Becca Gilbert graduated with an Elementary Education degree from Indiana University, then taught in Kenya before returning to teach in rural Kentucky for two years. Her she worked on Green School Programs and the Kentucky NEED program. She moved to Bend in 2015 to enjoy the lifestyle of the Pacific Northwest. She worked with Camp Tamarack Outdoor School as a field instructor for one season, which led to her role as Campaign Organizer for the Save Outdoor School campaign. She currently is a sustainability educator at The Environmental Center teaching students about waste, energy and climate change and assisting schools through the Oregon Green School certification.
Sarah Stapleton is an Assistant Professor in Education Studies at the University of Oregon. Before earning her PhD, she taught middle and high school sciences including environmental science at public schools in California and West Africa. In her teaching, Sarah helps future teachers learn to teach science that is responsive to social & environmental justice. In her research, she uses participatory methodologies to explore social contexts and inequities around science and environmental education.
Shirley Lomax is Supervisor for Student Teachers at Western Oregon University. For over 30 years, she was a teacher of Talented and Gifted, alternative education, social studies and language arts in the Salem-Keizer School District, and taught methods courses for graduate students at Willamette University. Shirley has been awarded Teacher of the Year by the National Council for Geographic Education. M.S., Geography, University of Oregon; B.S., Elementary Education, Western Oregon State College.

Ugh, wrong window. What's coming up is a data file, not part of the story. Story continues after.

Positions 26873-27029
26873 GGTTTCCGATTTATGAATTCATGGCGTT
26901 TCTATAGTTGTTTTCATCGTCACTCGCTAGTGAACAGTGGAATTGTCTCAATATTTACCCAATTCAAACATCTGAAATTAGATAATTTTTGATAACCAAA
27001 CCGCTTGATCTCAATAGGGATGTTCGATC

Connecting Tools, Technology and Science-based Education
Marie Reeder graduated from Reed college, has a MAT from Southern Oregon University and taught in a classroom for 20 years, most of them in alternative education. Before entering public school education, she started an outreach program (the Zoo to You) for Portland Parks and Recreation, taught interdisciplinary workshops on watershed and energy themes for the Children’s Museum of Portland, and traveled in several western states with a wildlife presentation for National School Assemblies.
Lucy Miner, Program Director and Garden Educator for School Garden Project of Lane County, has 6 years of experience in environmental education, which includes facilitating lessons in a variety of ecosystems, coordinating volunteers and young educators, and incorporating standards-based curriculum into the outdoor classroom. At School Garden Project, Lucy coordinates educational programs with partner schools, supports garden educator staff, and leads hands-on science lessons in school gardens with elementary school students.